Your Pets Count

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Archive for September, 2011

A magnificent Malte Pom

Friday, September 30, 2011
posted by Jim Murphy

When you cross a Maltese with a Pomeranian, you get a Malte Pom. Sometimes these dogs are called Pomenese , these great little dogs grow to five up to nine pounds and are clever, amusing and affectionate.  They need regular and rigorous exercise to minimize barking and boredom. The white coat of the Maltese mixes with the Pomeranian’s apricot, cream, black or brown to create varying shades and patches of color. The long, silky fur on the Malte Pom doesn’t shed but needs regular grooming or a short cut.  Malte Poms live between 12 and 15 years and some say that they are healthier than the breeds that they descended from.  Malte Poms are recognized by the American Canine Hybrid Club but as with all designer dogs, not by the American Kennel Club.

Remember, lots of exercise, dog toys,treats and love. Your pets count!

Spot on Flea products for pets

Thursday, September 29, 2011
posted by Jim Murphy

The fleas are having a great time on your pet. Your veterinarian recommends a product that you drip onto your pets back once a month. These are known as spot on treatments and they are insecticides that disrupt the nervous system of the fleas.  All of these products kill the adult fleas and some kill the eggs are larvae too.  If you plan on using spot on products for cats and dogs, carefully follow the instructions and monitor your pets for any adverse reaction.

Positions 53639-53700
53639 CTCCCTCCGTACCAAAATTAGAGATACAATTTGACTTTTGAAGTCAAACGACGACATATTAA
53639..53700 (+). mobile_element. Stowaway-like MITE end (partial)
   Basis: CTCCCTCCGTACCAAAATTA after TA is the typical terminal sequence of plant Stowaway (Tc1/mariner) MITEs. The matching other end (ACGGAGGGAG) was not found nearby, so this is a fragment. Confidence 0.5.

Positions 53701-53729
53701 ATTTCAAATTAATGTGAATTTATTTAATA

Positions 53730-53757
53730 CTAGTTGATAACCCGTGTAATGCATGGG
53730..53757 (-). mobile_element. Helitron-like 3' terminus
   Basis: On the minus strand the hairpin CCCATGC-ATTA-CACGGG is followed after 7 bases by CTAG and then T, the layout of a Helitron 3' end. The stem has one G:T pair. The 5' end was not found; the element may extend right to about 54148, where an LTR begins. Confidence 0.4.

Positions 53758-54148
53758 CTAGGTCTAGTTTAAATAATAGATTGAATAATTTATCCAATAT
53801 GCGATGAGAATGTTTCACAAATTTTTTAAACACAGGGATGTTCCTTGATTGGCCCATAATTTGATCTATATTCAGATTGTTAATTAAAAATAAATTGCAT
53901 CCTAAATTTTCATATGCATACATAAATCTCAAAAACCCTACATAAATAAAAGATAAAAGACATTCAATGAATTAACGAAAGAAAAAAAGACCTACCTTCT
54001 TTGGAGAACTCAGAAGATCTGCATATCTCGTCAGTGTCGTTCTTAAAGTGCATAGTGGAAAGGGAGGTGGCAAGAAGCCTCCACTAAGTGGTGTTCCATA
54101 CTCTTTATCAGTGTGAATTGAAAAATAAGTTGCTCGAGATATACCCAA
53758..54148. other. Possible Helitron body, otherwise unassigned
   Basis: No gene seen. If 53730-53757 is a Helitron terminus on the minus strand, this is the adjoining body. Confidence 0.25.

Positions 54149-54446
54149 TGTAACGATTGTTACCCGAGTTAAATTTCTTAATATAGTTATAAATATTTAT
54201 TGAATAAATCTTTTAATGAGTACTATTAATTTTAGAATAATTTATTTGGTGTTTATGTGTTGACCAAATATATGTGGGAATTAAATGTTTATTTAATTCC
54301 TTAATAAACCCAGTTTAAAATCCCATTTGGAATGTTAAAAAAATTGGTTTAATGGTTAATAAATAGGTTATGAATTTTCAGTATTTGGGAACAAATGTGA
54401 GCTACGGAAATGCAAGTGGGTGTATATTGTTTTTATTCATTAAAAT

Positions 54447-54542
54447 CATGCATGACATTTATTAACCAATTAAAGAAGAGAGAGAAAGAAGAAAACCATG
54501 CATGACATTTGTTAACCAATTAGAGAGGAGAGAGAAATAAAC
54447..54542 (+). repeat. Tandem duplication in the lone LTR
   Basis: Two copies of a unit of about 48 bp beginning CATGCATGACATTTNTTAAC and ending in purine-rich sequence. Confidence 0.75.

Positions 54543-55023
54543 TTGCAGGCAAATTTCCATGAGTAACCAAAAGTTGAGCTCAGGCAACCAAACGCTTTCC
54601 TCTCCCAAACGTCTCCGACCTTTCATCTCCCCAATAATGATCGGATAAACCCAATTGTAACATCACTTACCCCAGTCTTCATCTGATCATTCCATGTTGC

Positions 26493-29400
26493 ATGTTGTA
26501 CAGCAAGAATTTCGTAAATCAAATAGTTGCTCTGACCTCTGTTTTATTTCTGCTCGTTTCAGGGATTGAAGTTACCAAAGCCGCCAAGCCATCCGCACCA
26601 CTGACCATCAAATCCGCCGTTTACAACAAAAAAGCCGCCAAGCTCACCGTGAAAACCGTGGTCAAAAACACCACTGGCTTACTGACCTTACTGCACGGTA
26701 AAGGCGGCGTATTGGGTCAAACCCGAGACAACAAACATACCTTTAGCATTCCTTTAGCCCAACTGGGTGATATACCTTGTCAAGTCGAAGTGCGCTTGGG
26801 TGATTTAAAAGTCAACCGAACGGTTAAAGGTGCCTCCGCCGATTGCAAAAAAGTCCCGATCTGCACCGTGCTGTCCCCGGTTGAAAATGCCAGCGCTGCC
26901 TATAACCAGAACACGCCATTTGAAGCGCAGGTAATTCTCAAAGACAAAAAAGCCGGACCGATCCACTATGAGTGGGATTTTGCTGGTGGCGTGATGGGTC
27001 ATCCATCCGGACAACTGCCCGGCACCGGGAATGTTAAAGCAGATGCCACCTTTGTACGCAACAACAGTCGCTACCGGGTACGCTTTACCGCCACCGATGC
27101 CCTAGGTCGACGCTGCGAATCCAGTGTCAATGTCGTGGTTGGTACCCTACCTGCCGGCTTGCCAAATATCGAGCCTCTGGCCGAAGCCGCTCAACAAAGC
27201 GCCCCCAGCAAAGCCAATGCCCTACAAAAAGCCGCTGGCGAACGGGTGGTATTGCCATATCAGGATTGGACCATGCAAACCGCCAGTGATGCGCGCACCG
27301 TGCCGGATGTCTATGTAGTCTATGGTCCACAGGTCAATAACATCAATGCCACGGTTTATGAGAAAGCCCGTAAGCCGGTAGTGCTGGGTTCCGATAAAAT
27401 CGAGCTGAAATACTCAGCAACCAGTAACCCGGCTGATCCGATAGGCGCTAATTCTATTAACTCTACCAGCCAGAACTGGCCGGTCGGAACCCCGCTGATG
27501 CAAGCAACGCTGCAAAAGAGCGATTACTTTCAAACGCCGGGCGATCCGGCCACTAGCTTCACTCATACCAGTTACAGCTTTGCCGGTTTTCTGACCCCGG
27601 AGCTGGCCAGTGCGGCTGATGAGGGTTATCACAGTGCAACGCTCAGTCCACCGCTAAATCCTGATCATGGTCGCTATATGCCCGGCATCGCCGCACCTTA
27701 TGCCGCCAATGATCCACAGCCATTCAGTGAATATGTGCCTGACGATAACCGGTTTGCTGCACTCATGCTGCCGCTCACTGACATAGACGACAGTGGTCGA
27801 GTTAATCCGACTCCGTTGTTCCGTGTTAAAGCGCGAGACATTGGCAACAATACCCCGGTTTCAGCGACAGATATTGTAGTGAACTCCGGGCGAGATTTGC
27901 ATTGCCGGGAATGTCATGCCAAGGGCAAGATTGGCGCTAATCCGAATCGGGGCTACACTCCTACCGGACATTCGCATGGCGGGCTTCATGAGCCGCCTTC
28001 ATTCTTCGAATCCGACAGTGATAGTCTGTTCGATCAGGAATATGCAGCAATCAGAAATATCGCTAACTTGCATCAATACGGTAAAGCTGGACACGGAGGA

My older cat, Mollie lost some hair right under her collar where the product was applied. The hair never grew back. Remember that these treatments are pesticides. If you have several pets, separate them after each application to prevent them from licking the chemical off of each other.  By taking the proper precautions, spot on treatments can be a very effective way to fight fleas.

Dogs can go bald

Wednesday, September 28, 2011
posted by Jim Murphy

When men lose their hair, it’s often due to male pattern baldness. Dogs can also lose their hair in a common skin disease called acquired pattern Alopecia.  It begins by a gradual thinning of the dogs hair coat. The hair is usually lost in a symmetrical pattern.  The hair is lost first on the ears, then the neck, then the chest, abdomen and around the tail. Acquired pattern alopecia affects some breeds more than others.  One breed that it hits really hard are Dachshunds.  Boston Terriers, Chihuahua’s, Whippets and Greyhounds lose hair too. Medically, Alopecia is really not that serious a problem for a dog. It’s more of a problem for the owner because the dog looks a little unsightly. There is a genetic basis for pattern baldness. This is one thing that you and your best friend could have in common. It doesn’t matter if he’s going bald or not. Give him lots of love, toys and treats. Remember, Your pets count!